Like with a recipe, when fostering innovation in an organisation, it is really helpful to have an image of where you are trying to get to but you can’t just show an appetising picture of the endgame and let people guess how to get there; you need to show them HOW. And the approach should be accessible to all, learnable, easy to follow and effective.

One of the things that puts people off — or makes a recipe look unattainable — is when it uses lots of ingredients you don’t have in your pantry. Likewise, in innovation, people are relieved to be shown how to harness the stuff they already have — but also how to use them in new ways. In SIT, we are so convinced by this that we impose an artificial constraint on the thinking space so that we have to strive to only use the resources we have in the problem world to solve that problem. This makes the outcome more feasible.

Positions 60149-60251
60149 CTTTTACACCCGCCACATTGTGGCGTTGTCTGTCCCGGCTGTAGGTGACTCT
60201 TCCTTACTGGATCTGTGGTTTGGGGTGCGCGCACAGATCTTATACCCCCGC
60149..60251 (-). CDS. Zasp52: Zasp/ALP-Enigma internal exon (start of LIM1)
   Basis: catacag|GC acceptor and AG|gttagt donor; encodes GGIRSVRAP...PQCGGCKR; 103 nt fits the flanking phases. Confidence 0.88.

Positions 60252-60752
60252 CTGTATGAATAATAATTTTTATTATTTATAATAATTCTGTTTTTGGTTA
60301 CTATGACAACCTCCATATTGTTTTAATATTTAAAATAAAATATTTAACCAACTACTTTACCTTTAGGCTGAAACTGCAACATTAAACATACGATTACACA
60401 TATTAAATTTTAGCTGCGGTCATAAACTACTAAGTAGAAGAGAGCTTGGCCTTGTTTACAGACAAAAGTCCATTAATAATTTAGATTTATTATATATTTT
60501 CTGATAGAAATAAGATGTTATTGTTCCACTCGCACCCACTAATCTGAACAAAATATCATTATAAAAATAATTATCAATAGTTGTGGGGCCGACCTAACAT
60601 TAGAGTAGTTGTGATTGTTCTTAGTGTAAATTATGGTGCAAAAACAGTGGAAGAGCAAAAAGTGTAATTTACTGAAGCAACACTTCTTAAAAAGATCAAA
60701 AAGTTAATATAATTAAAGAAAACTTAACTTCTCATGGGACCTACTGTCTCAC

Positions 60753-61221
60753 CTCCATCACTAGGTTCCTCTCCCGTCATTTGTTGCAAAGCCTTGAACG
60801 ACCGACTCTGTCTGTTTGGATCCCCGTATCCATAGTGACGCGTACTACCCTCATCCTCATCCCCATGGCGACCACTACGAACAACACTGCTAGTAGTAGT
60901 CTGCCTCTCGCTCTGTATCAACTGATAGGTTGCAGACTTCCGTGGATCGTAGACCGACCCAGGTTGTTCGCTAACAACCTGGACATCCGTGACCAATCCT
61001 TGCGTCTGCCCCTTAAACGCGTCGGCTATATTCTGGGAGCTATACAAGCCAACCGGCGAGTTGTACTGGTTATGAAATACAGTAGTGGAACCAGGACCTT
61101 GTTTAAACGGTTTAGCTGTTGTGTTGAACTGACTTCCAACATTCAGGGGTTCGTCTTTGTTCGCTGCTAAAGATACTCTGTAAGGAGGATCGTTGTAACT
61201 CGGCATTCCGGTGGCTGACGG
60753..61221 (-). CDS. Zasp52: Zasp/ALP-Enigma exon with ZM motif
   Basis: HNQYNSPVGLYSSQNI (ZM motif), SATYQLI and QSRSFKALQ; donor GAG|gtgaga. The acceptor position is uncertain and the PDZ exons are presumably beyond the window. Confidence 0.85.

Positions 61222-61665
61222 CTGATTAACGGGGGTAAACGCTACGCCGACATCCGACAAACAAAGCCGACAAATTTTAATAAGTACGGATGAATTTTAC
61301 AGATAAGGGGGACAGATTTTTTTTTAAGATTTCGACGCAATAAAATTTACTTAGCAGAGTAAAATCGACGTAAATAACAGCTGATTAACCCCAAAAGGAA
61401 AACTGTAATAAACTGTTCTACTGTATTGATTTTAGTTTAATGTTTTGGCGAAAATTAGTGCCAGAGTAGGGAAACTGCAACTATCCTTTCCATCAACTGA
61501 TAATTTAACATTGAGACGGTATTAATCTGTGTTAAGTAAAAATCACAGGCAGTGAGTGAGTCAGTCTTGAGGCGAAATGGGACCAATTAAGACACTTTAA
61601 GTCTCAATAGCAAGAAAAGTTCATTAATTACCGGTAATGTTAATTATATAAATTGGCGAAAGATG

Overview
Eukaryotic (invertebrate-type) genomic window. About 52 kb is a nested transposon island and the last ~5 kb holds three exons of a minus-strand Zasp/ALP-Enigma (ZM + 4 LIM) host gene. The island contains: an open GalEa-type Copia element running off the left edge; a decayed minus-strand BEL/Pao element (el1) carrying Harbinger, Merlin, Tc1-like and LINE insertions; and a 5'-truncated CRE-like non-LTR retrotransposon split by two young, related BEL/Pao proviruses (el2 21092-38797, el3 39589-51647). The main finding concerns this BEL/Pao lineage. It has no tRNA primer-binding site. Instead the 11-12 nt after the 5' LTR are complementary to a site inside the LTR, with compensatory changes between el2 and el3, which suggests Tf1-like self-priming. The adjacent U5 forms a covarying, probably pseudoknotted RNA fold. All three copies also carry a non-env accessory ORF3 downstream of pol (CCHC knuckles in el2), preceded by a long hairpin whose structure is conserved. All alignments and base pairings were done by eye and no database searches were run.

That said, someone still has to stock the cupboards. There is no point trying to make something for which you don’t have the basic ingredients, time and ability available. In organisations where there is no resourcing ($, time, space, skills…) for innovation, people quickly hit a wall.